In Defense of Wearing a Yarmulke in Court
Law Office of
IN DEFENSE OF WEARING A YARMULKE IN COURT
By: Baruch C. Cohen1
When former San Francisco litigator Gil Fried made his first foray into a Texas courtroom last month, he took his hat off to the judge -- but only begrudgingly. Fried, an Orthodox Jew and a sports law professor at the University of Houston, had donned his basic black yarmulke for three years without incident in California courts. But, on September 4, 1996, when he appeared in the courtroom of Houston state court Judge Patricia Lykos, Fried hit a snag. Just minutes before he was scheduled to testify as an expert witness on behalf of a plaintiff suing a roller skate manufacturer in a personal injury matter in Pilar Uribe v. CanStar Sports USA et al., No. 94-49747, filed in the 295th District in Harris County Texas, while conferring in court with plaintiff's attorney, Fried was called into Lykos' chambers. That is when she then ordered Fried to remove his Yarmulke or be barred from testifying in her courtroom.
Fried was shocked and bewildered. He told Judge Lykos that in all of his years as a litigator in California he had never before been asked to remove his yarmulke. Fried tried to impress upon her the religious significance for him in wearing the Yarmulke. Judge Lykos responded that wearing the Yarmulke might prejudice the jury into thinking that Fried had religious authority, and that since it was her court, if he wanted to testify, he had to "take it off."
In the world according to Judge Lykos, Fried was forced to choose between his religious obligation to keep his head covered and his professional duty to the person on whose behalf he was to testify. Fried reluctantly removed his Yarmulke and testified. The plaintiff lost anyway - - not because Judge Lykos had disrobed him of any apparent "religious authority." Three weeks later, Fried filed a formal grievance complaint with the Texas Judicial Conduct Commission in Austin.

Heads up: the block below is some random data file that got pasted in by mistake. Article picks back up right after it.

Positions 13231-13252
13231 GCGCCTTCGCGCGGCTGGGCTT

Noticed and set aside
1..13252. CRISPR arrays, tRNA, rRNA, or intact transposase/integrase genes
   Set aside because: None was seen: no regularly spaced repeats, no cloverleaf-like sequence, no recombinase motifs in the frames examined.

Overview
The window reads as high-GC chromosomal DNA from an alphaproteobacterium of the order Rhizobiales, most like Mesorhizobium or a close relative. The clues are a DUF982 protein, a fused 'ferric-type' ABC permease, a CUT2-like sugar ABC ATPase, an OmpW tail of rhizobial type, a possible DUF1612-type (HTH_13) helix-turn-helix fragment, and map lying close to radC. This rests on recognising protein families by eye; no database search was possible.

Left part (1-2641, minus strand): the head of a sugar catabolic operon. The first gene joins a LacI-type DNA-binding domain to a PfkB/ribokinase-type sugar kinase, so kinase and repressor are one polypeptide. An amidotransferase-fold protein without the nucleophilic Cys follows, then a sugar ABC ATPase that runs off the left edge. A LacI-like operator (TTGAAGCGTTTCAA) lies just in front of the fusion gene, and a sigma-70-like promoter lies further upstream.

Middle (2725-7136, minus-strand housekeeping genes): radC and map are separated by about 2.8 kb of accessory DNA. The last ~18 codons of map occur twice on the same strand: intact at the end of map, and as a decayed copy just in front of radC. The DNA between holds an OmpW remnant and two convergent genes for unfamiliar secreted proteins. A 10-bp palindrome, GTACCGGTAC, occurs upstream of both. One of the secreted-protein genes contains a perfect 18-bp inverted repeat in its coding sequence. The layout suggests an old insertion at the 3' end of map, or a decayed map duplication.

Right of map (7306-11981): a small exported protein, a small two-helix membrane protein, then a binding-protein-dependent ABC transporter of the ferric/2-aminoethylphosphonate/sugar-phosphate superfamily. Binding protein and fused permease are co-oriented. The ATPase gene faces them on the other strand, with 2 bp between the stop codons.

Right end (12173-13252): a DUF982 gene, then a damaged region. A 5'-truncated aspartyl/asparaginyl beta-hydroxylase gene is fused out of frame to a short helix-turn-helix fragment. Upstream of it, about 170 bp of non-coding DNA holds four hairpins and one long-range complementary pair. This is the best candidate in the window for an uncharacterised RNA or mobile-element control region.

In an interview with The Jewish Herald-Voice newspaper, Judge Lykos indicated that her ruling had been based on "a Supreme Court decision that no lawyer or expert witness could have that additional authority of religion." In his complaint, Fried distinguished Judge Lykos' single authority, in reality it was a non-binding opinion from the Second Circuit in New York - Larocca v. Gold, 662 F.2nd 144 (2nd Cir. 1981), by pointing out that such case had dealt with a Catholic priest who left his calling to practice law, and although he no longer had church status, he continued to wear his priestly garb. The courts, in asking for the removal of the priestly attire, wanted him to appear as an attorney, and not as a priest, an obvious indication that the court case was seeking to prevent the jury from being misled into believing that the witness was still a priest and motivated by altruism and not self interest. The cited case had nothing to do with wearing an article of clothing as a legitimate religious obligation or based on true religious devotion. Additionally, Judge Lykos demonstrated little or no faith in the jury's ability to evaluate a witness' demeanor and credibility.
Constitutional Law scholars have criticized Judge Lykos' activity as being exactly what the First Amendment is designed to prohibit: arbitrary discrimination against religion with no compelling government interest. Further, the Religious Freedom Restoration Act passed by Congress in 1993 requires that such general rules give way to strongly held religious convictions unless they meet the test of compelling necessity.
Religion, like race and gender, enjoys constitutional and statutory protections that provide the unfettered right to be treated equally and nondiscriminatorily. Clearly, race and gender would not, in the abstract, disqualify an expert witness. So, too, an observant Jew should not be categorically disqualified from providing expert testimony for dress that publicly identifies his or her faith. Orthodox Jews are not second-class American citizens, and should not have to suffer the indignities of removing their religious attire to cater to the insensitivities and ignorance of others.
If Judge Lykos was truly concerned about improperly swaying the minds of the jury with the Yarmulke - less restrictive alternatives were available to remedy that situation (which should have been employed before demanding that Fried remove his Yarmulke). The Court could have warned the jury that Fried was not a rabbi, but merely an expert witness, that Fried was not testifying on religious matters, and that they should disregard the Yarmulke when considering his testimony. Rather than sanctioning Fried on the basis of his religious beliefs, it might have been more effective for Judge Lykos to remove jurors from the panel that harbor attitudes of bigotry and intolerance that might bias their impartiality. But these were not done, and Fried's constitutional rights to practice his religion freely were trampled upon by the Texas judiciary.